Exeter Chiefs Head Coach Rob Baxter is delighted in the recent form shown by Henry Slade, as the centre pushes for a return to the England squad for the 2024 Six Nations. Baxter’s side take on Bath Rugby this Saturday, with a key battle taking shape between Slade and Bath centre Ollie Lawrence.
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With Joe Marchant out of the England fold following his move to Stade Francais, a vacancy has opened up in Steve Borthwick’s midfield, that both Slade and Lawrence have been stating their claims for. The two centres have had excellent starts to the Premiership season, and are set to clash at the Recreation Ground this weekend.
However, despite the narrative of the duo contesting for the England jersey, Baxter believes that the two midfielders could instead form a strong test match partnership.
“It’s obviously going to be interesting, isn’t it? Because I actually think both of them are on form, aren’t they. Their playing very well. I think Slade is showing the form that he showed in the past, that got him selected for England. So I’m obviously delighted from a club point of view and for ‘Sladey’, he’s showing such good form.
“But then, so is Ollie Lawrence. He’s started with a real bang hasn’t he, coming back from the World Cup. I can understand why people think it’s an intriguing battle. But let’s remember that there are two centre slots, in an England team. And to me, they would look like a pretty good combination. So, you know, and maybe that both of them playing well, and both of them having a good game this weekend, gives them both great opportunities.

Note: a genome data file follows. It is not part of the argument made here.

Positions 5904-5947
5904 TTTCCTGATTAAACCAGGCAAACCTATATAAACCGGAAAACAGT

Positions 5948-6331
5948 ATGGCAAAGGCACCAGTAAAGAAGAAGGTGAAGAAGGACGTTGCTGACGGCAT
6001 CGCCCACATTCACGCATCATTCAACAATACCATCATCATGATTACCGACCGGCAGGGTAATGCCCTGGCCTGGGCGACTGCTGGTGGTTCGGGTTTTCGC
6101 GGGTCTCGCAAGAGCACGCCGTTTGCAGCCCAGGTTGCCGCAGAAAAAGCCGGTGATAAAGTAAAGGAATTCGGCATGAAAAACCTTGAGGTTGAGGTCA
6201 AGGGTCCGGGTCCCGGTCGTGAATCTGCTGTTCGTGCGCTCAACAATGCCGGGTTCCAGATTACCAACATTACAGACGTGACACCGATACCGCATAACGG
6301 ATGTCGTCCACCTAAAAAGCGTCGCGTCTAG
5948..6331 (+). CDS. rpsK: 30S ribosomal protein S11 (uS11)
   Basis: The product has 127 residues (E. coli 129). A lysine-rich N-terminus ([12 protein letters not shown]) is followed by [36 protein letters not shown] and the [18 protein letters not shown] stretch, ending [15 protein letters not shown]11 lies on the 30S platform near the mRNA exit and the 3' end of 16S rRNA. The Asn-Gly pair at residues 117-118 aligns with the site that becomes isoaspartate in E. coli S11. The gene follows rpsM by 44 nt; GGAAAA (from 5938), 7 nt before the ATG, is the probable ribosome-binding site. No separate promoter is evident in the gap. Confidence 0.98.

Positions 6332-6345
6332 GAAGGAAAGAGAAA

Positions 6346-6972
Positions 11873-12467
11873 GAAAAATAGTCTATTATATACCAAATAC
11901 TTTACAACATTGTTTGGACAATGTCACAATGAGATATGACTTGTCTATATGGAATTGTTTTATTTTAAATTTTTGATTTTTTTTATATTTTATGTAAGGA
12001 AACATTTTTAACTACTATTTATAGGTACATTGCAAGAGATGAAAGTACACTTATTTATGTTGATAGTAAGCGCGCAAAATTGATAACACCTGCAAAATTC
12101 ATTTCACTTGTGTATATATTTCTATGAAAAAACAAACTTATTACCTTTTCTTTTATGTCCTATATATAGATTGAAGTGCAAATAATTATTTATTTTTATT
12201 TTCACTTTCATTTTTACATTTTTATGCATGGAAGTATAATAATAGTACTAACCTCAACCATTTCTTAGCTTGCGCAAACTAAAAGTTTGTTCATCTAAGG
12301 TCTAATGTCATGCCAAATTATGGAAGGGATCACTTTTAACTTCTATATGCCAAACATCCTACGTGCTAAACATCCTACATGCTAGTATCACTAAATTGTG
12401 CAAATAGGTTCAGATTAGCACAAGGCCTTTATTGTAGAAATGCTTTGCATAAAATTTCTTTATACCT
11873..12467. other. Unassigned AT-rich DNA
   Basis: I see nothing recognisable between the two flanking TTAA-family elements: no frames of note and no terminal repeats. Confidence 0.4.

“Personally for me, I hope Sladey has a fantastic game, and Ollie Lawrence has a bit of a stinker on the weekend. But from a positional and playing point of view, I think they’re two guys who obviously have still got a lot to offer internationally, and will be very, very keen, to show their qualities in what is a top four clash.
“So I think it’s going to be one of the key areas of the game. And as I said, I think I think Slade is more than ready for it.”
Another Exeter player who has been generating quite the buzz, is 23-year-old Rus Tuima. The powerhouse has really come into his own in the early goings of this season, after a break-out year in Exeter’s triumphant 2022 Premiership Rugby Cup campaign. Having gained international recognition at England U18s and U20s, and first team exposure in a loan to Cornish Pirates, Tuima is one of the fastest rising talents in the Premiership, with the discussion growing around his Engand contention.
The Fijian-born forward has been moved up the ranks for the Chiefs, with his raised pecking order coinciding in his shift from back-row to lock. Baxter talked about the decision to put Tuima in the row, where he has since been thriving in the English top flight.